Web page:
Once the whole team was cleaned up, we headed into the city where we had a private tour of the city arranged. It was by a local woman who not only had a passion for Siena, but also a passion for her district, the Rhino district. Siena is broken up into different districts within the city. These districts are who competes each July and August in the Palio horse race. Our guide made sure we understood two things during our tour, that the Rhino district was the best district and the Siena is better than Florence. It was cool to be able to walk around the city and get some of the history of the city and to go into some of the Rhino Districts gathering places. Siena was an interesting city with tight streets that went up and down the steep hill the city is perched on. The main Campo Square is a cool place to hang out. There are several restaurants around the edges and lots of people just sitting around enjoying the scenery. Melissa and I hit up one of the local gelato shops and enjoyed it within the square. Our group had a planned dinner at one of the local restaurants where we had a multi course meal and were able to celebrate Melissa's birthday. The Rapha team even surprised her with a birthday cake making for a birthday she will never forget.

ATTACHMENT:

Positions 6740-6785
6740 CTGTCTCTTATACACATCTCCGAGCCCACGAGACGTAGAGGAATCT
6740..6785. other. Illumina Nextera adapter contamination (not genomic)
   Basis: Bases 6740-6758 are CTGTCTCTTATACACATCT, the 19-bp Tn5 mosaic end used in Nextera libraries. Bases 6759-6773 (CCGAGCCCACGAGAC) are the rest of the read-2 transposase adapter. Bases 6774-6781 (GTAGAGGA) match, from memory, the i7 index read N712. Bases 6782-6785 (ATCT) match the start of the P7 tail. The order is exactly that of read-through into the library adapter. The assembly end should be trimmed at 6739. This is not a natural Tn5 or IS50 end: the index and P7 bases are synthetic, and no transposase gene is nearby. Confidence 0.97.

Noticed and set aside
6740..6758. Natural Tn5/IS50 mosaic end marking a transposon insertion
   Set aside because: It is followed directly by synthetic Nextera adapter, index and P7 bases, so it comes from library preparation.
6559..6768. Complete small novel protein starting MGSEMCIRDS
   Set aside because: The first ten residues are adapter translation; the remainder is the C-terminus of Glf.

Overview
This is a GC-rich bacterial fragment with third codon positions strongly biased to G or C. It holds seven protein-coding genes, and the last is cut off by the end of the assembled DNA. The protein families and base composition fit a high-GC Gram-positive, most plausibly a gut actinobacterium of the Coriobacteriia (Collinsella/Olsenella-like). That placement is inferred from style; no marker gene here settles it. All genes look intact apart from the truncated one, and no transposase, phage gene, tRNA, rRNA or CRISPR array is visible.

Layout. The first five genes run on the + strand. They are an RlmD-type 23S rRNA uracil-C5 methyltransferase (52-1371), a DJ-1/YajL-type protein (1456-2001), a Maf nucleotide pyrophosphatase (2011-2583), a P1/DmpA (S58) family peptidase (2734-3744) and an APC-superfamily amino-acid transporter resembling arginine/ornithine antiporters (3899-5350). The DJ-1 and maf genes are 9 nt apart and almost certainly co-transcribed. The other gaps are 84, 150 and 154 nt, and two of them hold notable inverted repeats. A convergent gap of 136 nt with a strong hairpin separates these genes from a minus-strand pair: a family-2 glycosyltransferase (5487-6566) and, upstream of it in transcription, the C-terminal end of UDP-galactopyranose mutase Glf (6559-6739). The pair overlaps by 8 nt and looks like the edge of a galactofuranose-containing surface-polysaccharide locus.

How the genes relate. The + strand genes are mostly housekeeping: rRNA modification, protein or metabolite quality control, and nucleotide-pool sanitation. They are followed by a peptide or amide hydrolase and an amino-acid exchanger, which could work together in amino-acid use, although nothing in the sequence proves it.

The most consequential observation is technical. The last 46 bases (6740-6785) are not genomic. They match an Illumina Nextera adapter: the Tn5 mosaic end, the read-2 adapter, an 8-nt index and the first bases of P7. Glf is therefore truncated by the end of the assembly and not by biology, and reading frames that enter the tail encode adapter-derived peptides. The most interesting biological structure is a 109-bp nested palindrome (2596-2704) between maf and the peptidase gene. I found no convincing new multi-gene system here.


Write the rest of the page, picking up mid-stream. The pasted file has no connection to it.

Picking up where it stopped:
Day 5 - Stradia Bianchi Loop

After a late night in Siena, we ended getting a bit later of a start on Day 5. Day 5 was going to be another harder day in the saddle and Melissa decided to take the day off due to her wrists and shoulders bothering her. The ride went to the southeast toward Gaole in Chianti and then climbed the highest hill in Tuscany, a 2,500 ft. hill with radio towers on top. The climb was tame compared to a couple others we had been on and before long we were taking a break at the top. The descent was a fun one where we eventually entered a small town where we stopped for our daily cappuccino break. What made the remainder of the day fun was that much of it was on the Stradia Bianchi, white roads of Tuscany. These roads along with the heat of the day made for a tough afternoon ride. The white roads have steeper climbs than you see on paved roads and have other obstacles like loose dirt and potholes to negotiate. After an especially spicy climb, we had a roadside picnic on top of one of the ridges. After lunch, we had plenty more miles along the white roads until we eventually popped out just below Radda in Chianti, ultimately doing a loop for the day. It was kind of bittersweet as we climbed up into town and then rode the ridge to the hotel for the last time. It had been a magical week of riding and was a bit sad knowing it was coming to an end. Day 5 ended up being 50 miles with 5,200 feet of climbing.